H&O  When should anti-EGFR agents be used in metastatic CRC?

AG  Anti-EGFR agents such as cetuximab and panitumumab (Vectibix, Amgen) remain a standard of care for the management of metastatic CRC. We know that EGFR antibodies should only be used in RAS and BRAF wild-type left-sided CRC, at least in the first-line setting. We define “left-sided” colorectal tumors as those distal to the splenic colon flexure.

Another factor in choosing treatment is human epidermal growth factor 2 (HER2) status. Patients who have HER2 amplification or overexpression likely do not benefit from EGFR antibodies, but the data for this are not as solid as they are for RAS and BRAF  status.

Based on the data from the New EPOC study, I am hesitant to use EGFR antibodies in the context of up-front resectable liver metastases. However, if I have a scenario in which liver metastases require anatomical shrinkage to even consider resection, I would not hesitate to use EGFR antibodies. I would therefore use FOLFOX plus panitumumab or cetuximab in left-sided RAS or BRAF wild-type tumors that are potentially resectable in liver-limited disease. We have seen that when we really throw the kitchen sink at patients with left-sided RAS or BRAF wild-type tumors, and use both triplet chemotherapy (FOLFOXIRI) and an EGFR inhibitor, the response rates are approximately 90%.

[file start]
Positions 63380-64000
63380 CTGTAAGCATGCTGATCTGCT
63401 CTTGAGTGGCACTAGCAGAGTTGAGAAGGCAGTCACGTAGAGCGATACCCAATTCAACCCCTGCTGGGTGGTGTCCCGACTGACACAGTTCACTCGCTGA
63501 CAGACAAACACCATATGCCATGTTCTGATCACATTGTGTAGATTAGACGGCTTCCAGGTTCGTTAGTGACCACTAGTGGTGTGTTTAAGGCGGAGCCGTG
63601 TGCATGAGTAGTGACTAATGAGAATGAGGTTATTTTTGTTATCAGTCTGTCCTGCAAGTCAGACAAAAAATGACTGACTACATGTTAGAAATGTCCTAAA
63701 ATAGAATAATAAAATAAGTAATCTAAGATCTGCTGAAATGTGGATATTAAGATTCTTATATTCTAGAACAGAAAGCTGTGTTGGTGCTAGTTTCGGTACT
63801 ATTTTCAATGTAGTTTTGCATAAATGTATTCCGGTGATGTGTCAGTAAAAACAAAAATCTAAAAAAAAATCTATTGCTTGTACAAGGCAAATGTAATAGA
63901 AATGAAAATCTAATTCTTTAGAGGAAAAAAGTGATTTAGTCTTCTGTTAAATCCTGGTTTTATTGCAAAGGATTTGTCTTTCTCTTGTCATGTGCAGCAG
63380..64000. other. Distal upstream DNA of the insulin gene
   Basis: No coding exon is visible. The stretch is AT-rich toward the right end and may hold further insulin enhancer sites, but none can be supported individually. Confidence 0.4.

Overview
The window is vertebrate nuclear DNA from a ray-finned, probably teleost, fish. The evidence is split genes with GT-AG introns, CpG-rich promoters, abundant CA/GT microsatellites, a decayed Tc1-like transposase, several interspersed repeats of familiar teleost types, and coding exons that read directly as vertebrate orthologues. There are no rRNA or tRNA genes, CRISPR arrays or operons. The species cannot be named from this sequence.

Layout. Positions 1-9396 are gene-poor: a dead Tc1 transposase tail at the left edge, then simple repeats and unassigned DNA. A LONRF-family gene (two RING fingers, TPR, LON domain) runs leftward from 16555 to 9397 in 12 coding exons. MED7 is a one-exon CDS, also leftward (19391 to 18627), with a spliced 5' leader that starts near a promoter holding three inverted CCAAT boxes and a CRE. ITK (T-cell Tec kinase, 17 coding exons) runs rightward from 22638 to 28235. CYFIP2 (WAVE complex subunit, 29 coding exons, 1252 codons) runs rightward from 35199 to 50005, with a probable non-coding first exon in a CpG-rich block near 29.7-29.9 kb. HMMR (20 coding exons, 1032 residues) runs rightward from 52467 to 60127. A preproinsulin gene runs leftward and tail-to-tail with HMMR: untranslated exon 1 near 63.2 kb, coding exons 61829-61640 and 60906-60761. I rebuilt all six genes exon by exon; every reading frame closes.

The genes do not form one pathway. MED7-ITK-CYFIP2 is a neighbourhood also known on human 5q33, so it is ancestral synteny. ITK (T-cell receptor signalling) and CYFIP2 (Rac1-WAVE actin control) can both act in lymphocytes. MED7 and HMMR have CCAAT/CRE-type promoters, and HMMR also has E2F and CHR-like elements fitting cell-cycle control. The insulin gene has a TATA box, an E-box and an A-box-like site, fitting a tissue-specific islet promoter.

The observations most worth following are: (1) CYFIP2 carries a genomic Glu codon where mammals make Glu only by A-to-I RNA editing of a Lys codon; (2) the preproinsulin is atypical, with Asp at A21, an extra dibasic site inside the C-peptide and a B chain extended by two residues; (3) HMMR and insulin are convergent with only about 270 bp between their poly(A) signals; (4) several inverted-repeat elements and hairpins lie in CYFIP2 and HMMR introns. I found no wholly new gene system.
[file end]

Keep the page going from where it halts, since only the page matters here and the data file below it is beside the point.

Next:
H&O  When should physicians conduct molecular profiling in these patients?

AG  The panel that every patient should receive before first-line treatment includes microsatellite instability or mismatch repair deficiency, RAS mutation status, and BRAF mutation status. I think testing these items is the low-hanging fruit.

Additional molecular tests to consider, including in the first-line setting, are HER2 amplification, NTRK fusions, and RET fusions. These and other alterations may not necessarily be relevant for the first-line choice of therapy, but they still may be relevant to the choice of second-, third-, and fourth-line treatment options both inside and outside of clinical trials.

H&O  What should the next steps be in research?

AG  First, we need to dive a bit deeper into the available data and see whether some commonalities exist among the different responses we have seen across trials. For example, the phase 3 CALGB/SWOG 80405 study (Cetuximab and/or Bevacizumab Combined With Combination Chemotherapy in Treating Patients With Metastatic Colorectal Cancer) investigated the use of cetuximab vs bevacizumab in first-line treatment, and several patients in the study underwent liver resection. (This study appeared in the Journal of the American Medical Association in 2017, with Venook as the first author.) We need to find additional data to see whether the signal we observed in New EPOC is real or not.